Off The Wire
World stocks score longest winning run of 2018 ahead of Fed
LONDON (Reuters) - World stocks scored an eighth straight session of gains and their longest winning streak of the year on Thursday, as reassuring trade data from China kept the previous day’s post-U.S. mid-terms risk rally rolling.
Traders were gearing up for the U.S. Federal Reserve meeting in a confident mood and the contrast to the last one in late September, when stock markets had just begun one of their most painful poundings in years, was stark.
European shares hit a one-month high after Asia and Wall Street had set similar milestones overnight [.T][.SS][.N], as solid results from SocGen, Commerzbank and caterer Sodexho soothed concerns about slowing corporate earnings. [.EU]
S&P 500, Dow and Nasdaq futures pointed to Wall Street giving back a bit of ground later, but the dollar .DXY, bond yields and MSCI’s world stocks index .MIWD00000PUS were all holding their gains.
The U.S. currency pulled slowly away from 2-1/2-week lows hit after Donald Trump’s loss of the House of Representatives in Tuesday’s mid-term elections reduced the chance of another blizzard of tax cuts.
That in turn made analysts and money managers more optimistic that the U.S. economy wouldn’t ultimately overheat and force the Fed to keep jacking up borrowing costs.
“We think we are close to the end of the appreciation of the dollar,” said fund manager Amundi’s Didier Borowski, who expects the Fed to pause its hiking cycle next year as the economy starts to slow.
“Usually we see a year-end rally (in stocks),” he added.
That rally may in fact be arriving early. Hong Kong's Hang SengÂ .HSIÂ advanced 0.9 percent and the Shanghai Composite IndexÂ .SSECÂ climbed 0.2 percent overnight, receiving a mild lift from stronger-than-expected October Chinese exports data.
With shippers rushing to get their goods into the United States before higher trade tariffs kick in next year, exports rose 15.6 percent from a year earlier, smashing forecasts for a modest slowdown to 11 percent.
Australian stocks , which tend to move with China's fortunes, rose 0.5 percent, South Korea's KOSPIÂ .KS11Â added 1.3 percent and Japan's NikkeiÂ .N225Â surged 1.8 percent, almost matching Wednesday's 2 percent Wall Street leap. [.N]
In the bond market there was plenty of activity too.
The 10-year Treasury note yield US10YT=RR eased slighted having risen as high as 3.25 percent but those on Europe’s equivalent German Bund benchmark kept climbing to a 2-week high.
Italian government bond yields were up to six basis points higher as the European Commission forecast the country’s 2019 budget deficit would be much higher than suggested by Rome, at 2.9 percent rather than 2.4 percent.
That pushed Italy’s bond spread over higher-rated Germany out to 290 basis points and Mizuho rates strategist Peter Chatwell warned of a possible further sell-off if Rome’s populist coalition government ramped up its anti-Brussels rhetoric again.
Under EU rules, of which the Commission is the enforcer, Italy should cut its structural deficit next year to 1.2 percent of GDP rather than allow it to rise, and continue cutting it every year until it reaches a surplus.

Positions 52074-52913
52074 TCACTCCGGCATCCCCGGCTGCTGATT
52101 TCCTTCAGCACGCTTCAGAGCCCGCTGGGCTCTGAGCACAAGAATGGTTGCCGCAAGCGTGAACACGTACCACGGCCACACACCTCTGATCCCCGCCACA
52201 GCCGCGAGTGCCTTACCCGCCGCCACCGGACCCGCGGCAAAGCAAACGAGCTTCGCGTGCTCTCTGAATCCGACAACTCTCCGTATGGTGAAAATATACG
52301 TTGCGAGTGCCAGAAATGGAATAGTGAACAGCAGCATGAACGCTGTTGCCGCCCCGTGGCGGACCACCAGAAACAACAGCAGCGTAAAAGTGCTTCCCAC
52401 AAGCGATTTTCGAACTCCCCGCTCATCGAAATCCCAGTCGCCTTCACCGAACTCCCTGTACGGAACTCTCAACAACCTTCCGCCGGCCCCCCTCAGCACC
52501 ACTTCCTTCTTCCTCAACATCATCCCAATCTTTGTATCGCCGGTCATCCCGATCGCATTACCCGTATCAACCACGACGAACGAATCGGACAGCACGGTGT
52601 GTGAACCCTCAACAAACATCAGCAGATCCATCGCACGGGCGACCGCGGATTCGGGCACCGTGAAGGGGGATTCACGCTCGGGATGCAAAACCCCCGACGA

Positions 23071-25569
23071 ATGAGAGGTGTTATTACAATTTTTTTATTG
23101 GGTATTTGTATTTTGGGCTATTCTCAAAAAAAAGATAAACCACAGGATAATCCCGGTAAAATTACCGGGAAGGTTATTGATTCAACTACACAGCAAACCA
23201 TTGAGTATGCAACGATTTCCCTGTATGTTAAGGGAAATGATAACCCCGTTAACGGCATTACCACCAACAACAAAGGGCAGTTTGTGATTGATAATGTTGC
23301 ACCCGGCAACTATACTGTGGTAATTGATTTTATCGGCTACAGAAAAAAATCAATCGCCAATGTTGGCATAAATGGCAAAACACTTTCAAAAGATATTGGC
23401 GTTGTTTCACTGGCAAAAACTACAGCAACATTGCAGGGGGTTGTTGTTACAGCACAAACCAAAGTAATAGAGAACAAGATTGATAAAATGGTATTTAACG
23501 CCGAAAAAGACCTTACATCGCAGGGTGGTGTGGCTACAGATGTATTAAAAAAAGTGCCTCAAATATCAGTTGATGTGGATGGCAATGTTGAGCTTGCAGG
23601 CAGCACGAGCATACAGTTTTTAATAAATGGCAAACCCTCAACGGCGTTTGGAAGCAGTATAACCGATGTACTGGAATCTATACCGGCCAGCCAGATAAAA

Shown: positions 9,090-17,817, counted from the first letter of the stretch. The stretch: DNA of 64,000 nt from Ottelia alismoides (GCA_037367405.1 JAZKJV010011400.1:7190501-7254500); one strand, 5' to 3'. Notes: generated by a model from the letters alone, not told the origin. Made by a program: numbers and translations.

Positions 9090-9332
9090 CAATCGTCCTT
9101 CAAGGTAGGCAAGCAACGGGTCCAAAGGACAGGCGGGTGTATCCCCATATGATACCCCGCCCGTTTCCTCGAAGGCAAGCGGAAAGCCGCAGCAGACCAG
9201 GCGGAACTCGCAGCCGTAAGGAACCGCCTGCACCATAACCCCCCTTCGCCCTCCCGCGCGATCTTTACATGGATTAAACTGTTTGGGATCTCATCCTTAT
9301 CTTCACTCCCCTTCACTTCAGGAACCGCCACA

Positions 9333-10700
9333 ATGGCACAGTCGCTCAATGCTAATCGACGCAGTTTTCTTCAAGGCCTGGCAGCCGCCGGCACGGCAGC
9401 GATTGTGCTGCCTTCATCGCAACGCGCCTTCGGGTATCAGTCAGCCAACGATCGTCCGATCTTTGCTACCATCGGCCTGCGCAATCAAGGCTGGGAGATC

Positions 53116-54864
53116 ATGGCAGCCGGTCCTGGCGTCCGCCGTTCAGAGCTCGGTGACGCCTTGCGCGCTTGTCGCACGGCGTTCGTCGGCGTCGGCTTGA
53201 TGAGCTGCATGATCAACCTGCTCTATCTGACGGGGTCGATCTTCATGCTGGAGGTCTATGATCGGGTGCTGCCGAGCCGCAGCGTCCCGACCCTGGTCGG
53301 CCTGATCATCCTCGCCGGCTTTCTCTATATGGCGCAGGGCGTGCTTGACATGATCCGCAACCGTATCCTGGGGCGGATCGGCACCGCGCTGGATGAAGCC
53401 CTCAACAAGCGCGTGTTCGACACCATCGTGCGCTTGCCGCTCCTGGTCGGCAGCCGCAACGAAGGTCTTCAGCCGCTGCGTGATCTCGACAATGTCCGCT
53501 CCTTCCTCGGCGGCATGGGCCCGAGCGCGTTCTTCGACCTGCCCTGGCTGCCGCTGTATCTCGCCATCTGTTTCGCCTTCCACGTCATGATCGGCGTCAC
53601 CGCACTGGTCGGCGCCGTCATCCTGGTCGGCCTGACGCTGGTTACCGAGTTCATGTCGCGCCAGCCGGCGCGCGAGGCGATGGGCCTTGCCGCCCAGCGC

“In our model, it doesn’t move fair value much from 300 bps (over Germany) but scary headlines are likely to cause a widening,” he added.
The euro largely took the Italian drama on the chin having already swung back to almost a cent down against the dollar overnight to just above $1.14.
Focus was also pivoting to the Fed. The U.S. central bank won’t hold a news conference this month but will, as always, publish a statement, which is expected to lay the ground for a fourth rate hike of the year next month.
“We think the Fed will keep raising rates until the data turns,” said Allianz Global Investors strategist Ann-Katrin Petersen in Frankfurt.
That means three further rate hikes to 3-3.25 percent by the end of next year, which would further stretch the gap between U.S. and European interest rates.
The dollar .DXY, which has soared this year on that divergence, was up 0.3 percent against a basket of top currencies and within striking distance of Wednesday's one-month peak of 113.82Â JPY=Â against the Japanese yen.
Trade war tensions have been another factor spurring on the greenback. China’s latest salvo in that feud on Thursday was a call for Washington to respect its choice of development path, state media reported President Xi Jinping saying.
Trump and Xi plan to meet on the sidelines of a G20 summit in Argentina at the end of the month. Meeting former U.S. Secretary of State Henry Kissinger in Beijing, Xi said he and Trump would have a “deep exchange of views”, the official Xinhua news agency reported.
In commodities, U.S. crude futures CLc1 edged up to $61.73 a barrel after falling to an eight-month trough on Wednesday.
Brent crude LCOc1 rose 0.2 percent to $72.20 a barrel following a loss of 1.4 percent the previous day.
Oil prices struggled after surging U.S. crude output hit another record and domestic inventories rose more than expected.
Reporting by Marc Jones; Editing by Gareth Jones and John Stonestreet